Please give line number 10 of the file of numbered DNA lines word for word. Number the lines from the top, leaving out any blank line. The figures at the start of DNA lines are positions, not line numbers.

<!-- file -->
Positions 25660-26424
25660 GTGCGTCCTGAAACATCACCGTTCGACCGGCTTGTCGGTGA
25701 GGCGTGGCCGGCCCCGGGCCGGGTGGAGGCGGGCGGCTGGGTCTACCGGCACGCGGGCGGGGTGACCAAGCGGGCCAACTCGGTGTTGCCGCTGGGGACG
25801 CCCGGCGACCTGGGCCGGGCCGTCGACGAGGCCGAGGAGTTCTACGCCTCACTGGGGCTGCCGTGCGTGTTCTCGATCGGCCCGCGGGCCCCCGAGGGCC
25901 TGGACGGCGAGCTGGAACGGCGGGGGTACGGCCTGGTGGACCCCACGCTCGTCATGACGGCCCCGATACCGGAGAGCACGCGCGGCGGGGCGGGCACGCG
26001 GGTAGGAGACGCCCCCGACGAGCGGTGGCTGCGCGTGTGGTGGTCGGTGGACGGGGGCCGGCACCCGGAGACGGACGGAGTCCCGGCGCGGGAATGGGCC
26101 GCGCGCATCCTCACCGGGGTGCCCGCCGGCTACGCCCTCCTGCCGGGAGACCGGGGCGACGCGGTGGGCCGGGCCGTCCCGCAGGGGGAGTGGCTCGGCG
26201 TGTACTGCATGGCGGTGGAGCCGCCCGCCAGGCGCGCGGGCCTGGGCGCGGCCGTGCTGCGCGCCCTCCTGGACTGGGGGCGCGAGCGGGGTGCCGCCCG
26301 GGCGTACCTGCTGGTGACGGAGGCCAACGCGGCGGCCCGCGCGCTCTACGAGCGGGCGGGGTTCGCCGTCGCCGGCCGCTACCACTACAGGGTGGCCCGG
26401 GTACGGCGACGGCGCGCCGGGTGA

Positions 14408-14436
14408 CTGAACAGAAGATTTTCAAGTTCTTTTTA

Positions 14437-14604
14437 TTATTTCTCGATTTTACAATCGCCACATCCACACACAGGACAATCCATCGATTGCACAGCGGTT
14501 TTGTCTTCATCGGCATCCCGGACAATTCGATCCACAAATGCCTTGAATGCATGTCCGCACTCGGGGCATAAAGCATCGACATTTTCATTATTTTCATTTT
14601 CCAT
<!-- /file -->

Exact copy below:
26401 GTACGGCGACGGCGCGCCGGGTGA